# New Cur 8: Repeated Probability

The following is a sequence of content descriptions in the Probability stream (which begins in Year 3).

Year 3

conduct repeated chance experiments; identify and describe possible outcomes, record the results, recognise and discuss the variation (AC9M3P02)

Year 4

conduct repeated chance experiments to observe relationships between outcomes; identify and describe the variation in results (AC9M4P02)

Year 5

conduct repeated chance experiments including those with and without equally likely outcomes, observe and record the results ; use frequency to compare outcomes and estimate their likelihoods (AC9M5P02)

Year 6

conduct repeated chance experiments and run simulations with an increasing number of trials using digital tools; compare observations with expected results and discuss the effect on variation of increasing the number of trials (AC9M6P02)

Year 7

conduct repeated chance experiments and run simulations with a large number of trials using digital tools; compare predictions about outcomes with observed results, explaining the differences (AC9M7P02)

Year 8

conduct repeated chance experiments and simulations, using digital tools to determine probabilities for compound events, and describe results (AC9M8P03)

Year 9

design and conduct repeated chance experiments and simulations, using digital tools to compare probabilities of simple events to related compound events, and describe results (AC9M9P03)

Year 10

design and conduct repeated chance experiments and simulations using digital tools to model conditional probability and interpret results (AC9M10P02)

## 25 Replies to “New Cur 8: Repeated Probability”

1. John Friend says:

Looking at the Yr 10 content description and ‘elaborations’, what makes me most angry is that everything is simulation. There is no mention anywhere of any sort of theoretical analysis. I haven’t even bothered looking more closely at the other year levels.

It also said somewhere to explore conditional probability using Venn diagrams and Karnaugh tables. No mention of tree diagrams – which I think are the most natural ‘visual’ representations for this idea.

1. marty says:

There’s trees in one Year 10 elaboration, and in two Year 8 and Year 9 content thingos.

1. John Friend says:

Yeah, I know. And that’s fine. My point is that Karnaugh tables and Venn diagrams are explicitly mentioned in the conditional probability elaboration but trees – the natural representation for conditional probability – are .

1. marty says:

I see.

1. Red Five says:

No joke about not being able to see the probability for the trees…?

1. John Friend says:

It’s more a matter of not being able to see the trees for the probability …

2. Terry Mills says:

I have found life tables to be a natural way to intoduse conditional probability even to Year 8 students; see an attached lesson.

s2-ext-lesson18

1. marty says:

Terry, there is an edit button for a comment, which stays live for half an hour. You don’t have to delete the comment and start again (and it’s preferable not to don’t).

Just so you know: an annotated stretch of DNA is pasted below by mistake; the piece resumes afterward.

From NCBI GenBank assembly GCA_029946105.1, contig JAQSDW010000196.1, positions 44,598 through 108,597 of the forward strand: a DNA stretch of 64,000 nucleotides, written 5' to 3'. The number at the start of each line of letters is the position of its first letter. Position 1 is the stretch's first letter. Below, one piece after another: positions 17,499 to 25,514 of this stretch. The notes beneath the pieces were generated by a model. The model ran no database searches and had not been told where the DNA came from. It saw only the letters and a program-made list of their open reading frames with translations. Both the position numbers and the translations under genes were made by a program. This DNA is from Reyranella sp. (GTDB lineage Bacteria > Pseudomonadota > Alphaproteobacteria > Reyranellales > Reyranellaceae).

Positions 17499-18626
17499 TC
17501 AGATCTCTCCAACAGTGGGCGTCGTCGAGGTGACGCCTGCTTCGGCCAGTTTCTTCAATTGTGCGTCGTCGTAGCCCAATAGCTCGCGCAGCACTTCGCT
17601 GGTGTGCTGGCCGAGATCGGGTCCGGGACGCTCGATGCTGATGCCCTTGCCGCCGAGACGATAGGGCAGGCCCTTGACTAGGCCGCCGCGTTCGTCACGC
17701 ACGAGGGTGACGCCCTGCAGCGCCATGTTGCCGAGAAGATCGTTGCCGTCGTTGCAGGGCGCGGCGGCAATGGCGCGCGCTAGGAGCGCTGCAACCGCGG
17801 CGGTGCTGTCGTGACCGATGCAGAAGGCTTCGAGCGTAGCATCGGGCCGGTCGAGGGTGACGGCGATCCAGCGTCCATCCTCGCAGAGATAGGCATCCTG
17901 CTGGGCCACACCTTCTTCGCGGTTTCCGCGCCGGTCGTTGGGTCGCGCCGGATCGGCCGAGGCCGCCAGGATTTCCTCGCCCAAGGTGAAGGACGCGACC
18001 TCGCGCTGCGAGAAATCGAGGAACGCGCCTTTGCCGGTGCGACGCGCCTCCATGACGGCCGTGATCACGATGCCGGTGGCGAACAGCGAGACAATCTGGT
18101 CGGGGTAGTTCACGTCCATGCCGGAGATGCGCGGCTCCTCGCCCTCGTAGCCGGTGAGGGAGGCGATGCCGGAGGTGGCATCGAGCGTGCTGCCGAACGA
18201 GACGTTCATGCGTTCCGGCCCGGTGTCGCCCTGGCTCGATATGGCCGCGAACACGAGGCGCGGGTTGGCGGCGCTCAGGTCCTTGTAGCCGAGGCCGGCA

1. Terry Mills says:

I wanted to replace the attachment but could not see how to do that.

1. marty says:

Ah, I see. Maybe that can’t be done by you. You can always ask me, even after the 30 minutes.

2. Terry Mills says:

No mention of independence.

1. marty says:

You mean in the entire curriculum, or in this thread of contents?

3. Terry Mills says:

4. SRK says:

I guess you could call this sampling without replacement.

1. marty says:

Indeed. Initially my title was along those lines.

1. marty says:

I’m happy to watch an old Dragnet, but where in the epsiode?

1. Terry Mills says:

2. marty says:

Thanks, it was fun to watch.

1. Terry Mills says:

Two more interesting points about the Dragnet scene.

First, there is no mention of independence. This is a common error in such arguments. I once heard a statistician criticising an argument about the safety of nuclear power plants. The argument went like this. For a total meltdown, A, B, C, et cetera have to happen. The probability of each of these had been carefully estimated and the probabilities were small. When you multiply all the probabilities together you get an extremely small number. This, in terms of probability, nuclear power plants are quite safe.

I have used a similar example in the past with students in discussing the probability of a house being *totally* destroyed by fire. You need the kitchen, living room, bedrooms, … all destroyed by fire; you can guess the rest of the argument.

Second, at one point in the Dragnet clip, the jury looks quite bored by the mathematical argument. I once heard a statistician telling us about his experience in explaining something similar to a jury in Australia. He had even asked for a blackboard to illustrate the argument. The newspaper reported it as “mumbo-jumbo” the next day.

1. marty says:

Yeah that occurred to me, too. The clip works a little differently than intended, or at least is left unexplained. Great clip.

2. John Friend says:

I had a friend who was scared of flying. They always worried that there could be a bomb on the plane. So they always took a bomb with them. They figured that the probability of two bombs on the plane was so small ….

Boom boom.

3. SRK says:

Thanks Terry, I have a simple mind, so I quite enjoyed the ominous brass motif after the witness said “that’s more people than have ever lived on Earth”.

1. marty says:

Yeah, that’s a great one.